Oil prices were heading for a seventh weekly loss on Friday, with key producers showing no signs of cutting output in the face of a global supply glut.
Brent and U.S. crude futures both hit their lowest since 2009 this week and are down more than 50 percent from June, although they inched up on Friday after robust U.S. economic data brightened the outlook for demand.
Brent crude had climbed 25 cents to $51.21 a barrel by 0439 GMT. U.S. crude for February delivery was at $49.20, up 41 cents. Brent's premium to U.S. crude fell near $2 a barrel, the narrowest since October.
But supply concerns remained as Saudi Arabia and its Gulf OPEC allies are showing no sign of considering cutting output to boost oil prices even as demand slows globally.
Meanwhile, annual consumer inflation in China remained near the lowest in five years, signaling persistent weakness in the world's largest energy consumer.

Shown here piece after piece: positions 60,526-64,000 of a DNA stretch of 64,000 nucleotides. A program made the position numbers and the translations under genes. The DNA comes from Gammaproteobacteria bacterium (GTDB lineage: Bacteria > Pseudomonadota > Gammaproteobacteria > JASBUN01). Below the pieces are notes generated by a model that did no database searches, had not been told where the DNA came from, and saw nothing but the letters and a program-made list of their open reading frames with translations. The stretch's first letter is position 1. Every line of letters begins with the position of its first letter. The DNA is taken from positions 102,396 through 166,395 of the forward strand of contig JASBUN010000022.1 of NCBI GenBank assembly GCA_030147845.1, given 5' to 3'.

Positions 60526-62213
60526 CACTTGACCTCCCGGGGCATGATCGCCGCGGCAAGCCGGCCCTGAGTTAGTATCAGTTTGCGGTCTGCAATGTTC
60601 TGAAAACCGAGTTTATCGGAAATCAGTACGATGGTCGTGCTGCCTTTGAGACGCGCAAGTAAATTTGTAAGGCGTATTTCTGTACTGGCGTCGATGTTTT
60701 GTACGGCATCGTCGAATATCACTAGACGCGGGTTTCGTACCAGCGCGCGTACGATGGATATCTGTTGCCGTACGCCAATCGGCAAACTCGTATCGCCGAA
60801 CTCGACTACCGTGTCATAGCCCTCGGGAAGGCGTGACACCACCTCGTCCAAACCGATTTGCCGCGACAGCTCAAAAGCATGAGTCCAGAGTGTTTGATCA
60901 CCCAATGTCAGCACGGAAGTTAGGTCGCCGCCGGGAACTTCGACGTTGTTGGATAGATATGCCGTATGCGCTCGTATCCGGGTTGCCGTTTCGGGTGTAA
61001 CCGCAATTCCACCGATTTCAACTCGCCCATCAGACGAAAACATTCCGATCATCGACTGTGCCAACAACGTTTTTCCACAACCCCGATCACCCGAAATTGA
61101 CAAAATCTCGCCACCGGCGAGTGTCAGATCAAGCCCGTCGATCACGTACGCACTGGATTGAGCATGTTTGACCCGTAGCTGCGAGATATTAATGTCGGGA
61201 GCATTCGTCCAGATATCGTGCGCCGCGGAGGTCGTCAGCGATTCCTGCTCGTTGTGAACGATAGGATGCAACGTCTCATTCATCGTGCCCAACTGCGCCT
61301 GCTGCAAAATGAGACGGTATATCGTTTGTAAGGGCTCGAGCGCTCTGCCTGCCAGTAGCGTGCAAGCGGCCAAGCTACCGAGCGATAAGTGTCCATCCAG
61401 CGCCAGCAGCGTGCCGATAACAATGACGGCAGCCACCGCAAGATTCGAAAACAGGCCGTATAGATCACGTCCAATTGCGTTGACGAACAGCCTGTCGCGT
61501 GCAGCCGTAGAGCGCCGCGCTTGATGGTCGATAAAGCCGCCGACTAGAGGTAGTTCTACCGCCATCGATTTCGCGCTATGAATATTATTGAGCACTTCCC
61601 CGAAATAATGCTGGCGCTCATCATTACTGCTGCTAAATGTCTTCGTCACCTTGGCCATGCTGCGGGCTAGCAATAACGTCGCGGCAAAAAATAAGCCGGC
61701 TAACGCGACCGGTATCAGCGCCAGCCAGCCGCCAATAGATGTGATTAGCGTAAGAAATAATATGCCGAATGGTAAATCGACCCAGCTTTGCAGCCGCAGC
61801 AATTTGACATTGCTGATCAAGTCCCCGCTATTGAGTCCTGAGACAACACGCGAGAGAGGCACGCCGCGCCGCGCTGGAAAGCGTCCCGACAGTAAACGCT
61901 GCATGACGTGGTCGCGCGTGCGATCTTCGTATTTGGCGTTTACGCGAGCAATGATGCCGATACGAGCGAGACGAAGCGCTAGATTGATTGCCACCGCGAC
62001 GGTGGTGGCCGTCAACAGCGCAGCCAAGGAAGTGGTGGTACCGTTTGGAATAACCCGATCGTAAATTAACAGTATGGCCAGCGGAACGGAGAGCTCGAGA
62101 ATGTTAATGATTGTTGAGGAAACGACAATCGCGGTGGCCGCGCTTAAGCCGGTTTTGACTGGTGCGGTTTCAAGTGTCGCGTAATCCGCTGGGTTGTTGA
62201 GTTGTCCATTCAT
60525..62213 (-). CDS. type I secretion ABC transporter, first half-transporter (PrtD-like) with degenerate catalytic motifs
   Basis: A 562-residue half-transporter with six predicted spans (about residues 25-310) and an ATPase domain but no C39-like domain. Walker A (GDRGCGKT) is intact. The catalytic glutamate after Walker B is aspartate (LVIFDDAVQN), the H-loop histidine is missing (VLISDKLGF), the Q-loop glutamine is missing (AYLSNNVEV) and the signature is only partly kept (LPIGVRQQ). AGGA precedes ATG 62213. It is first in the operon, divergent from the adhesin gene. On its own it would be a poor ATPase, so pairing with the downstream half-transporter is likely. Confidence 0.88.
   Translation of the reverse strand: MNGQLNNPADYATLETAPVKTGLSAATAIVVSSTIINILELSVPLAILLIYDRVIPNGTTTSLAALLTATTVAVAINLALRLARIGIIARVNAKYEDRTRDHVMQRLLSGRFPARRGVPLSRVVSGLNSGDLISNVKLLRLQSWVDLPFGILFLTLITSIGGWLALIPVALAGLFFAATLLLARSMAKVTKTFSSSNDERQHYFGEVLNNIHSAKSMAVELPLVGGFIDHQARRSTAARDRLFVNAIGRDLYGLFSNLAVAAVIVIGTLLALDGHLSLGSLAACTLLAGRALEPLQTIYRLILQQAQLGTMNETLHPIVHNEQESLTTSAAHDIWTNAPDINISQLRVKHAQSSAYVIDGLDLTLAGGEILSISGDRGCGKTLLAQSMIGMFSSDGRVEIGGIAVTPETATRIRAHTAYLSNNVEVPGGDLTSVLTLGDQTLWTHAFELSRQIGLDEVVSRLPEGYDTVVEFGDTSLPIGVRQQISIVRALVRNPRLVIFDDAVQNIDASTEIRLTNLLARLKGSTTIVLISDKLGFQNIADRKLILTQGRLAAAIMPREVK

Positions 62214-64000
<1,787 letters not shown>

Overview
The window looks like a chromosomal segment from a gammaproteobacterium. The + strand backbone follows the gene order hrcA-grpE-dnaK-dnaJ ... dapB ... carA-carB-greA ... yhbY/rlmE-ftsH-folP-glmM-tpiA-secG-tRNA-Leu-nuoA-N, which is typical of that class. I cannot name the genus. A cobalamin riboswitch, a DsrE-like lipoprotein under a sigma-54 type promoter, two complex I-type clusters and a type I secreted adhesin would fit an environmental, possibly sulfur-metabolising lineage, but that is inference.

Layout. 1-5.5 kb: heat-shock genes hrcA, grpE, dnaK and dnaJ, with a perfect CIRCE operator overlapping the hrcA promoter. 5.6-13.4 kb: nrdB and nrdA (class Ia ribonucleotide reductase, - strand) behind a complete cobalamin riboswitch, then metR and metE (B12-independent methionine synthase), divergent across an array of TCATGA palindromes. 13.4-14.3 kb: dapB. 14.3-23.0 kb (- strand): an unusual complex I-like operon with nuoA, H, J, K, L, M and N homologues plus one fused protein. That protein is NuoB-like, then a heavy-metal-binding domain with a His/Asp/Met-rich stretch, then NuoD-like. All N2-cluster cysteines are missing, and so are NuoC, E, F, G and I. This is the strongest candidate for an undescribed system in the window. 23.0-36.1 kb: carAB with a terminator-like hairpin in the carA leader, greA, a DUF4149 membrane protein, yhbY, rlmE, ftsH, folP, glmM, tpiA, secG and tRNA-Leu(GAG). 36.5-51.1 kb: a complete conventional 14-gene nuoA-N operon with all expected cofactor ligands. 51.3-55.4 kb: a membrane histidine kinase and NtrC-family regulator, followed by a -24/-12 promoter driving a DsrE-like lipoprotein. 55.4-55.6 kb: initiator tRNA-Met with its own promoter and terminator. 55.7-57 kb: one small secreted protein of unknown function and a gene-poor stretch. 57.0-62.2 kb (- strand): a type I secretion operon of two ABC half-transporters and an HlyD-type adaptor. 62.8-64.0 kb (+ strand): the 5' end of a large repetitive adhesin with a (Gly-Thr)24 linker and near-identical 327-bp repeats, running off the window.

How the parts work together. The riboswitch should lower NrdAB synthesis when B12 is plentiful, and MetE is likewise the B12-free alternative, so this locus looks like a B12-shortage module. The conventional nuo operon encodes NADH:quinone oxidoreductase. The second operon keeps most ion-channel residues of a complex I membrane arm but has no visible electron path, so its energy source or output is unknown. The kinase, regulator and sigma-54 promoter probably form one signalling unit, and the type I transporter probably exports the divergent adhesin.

"Without any changes to fundamentals, selling appears largely to be jittery investors looking for supply-demand equilibrium," ANZ analysts said in a note.
Traders were wary of calling a floor price at $50 in the overwhelmingly bearish oil markets.
"We've seen oil hovering at around $60, but it fell way below," an Asian oil trader said.
Supply is piling up with some of the world's largest oil traders hiring supertankers this week to store crude at sea.
BNP Paribas has cut price forecasts for Brent and West Texas Intermediate (WTI) crude by more than $10 per barrel.
BNP now expects Brent to average at $60 per barrel this year, down $17 from a forecast made in November. The 2015 WTI average has been revised down to $55 from $70.
"Supply issues will dominate demand in terms of fundamental factors, with the market focusing on how the current supply surplus will ultimately resolve itself," BNP said.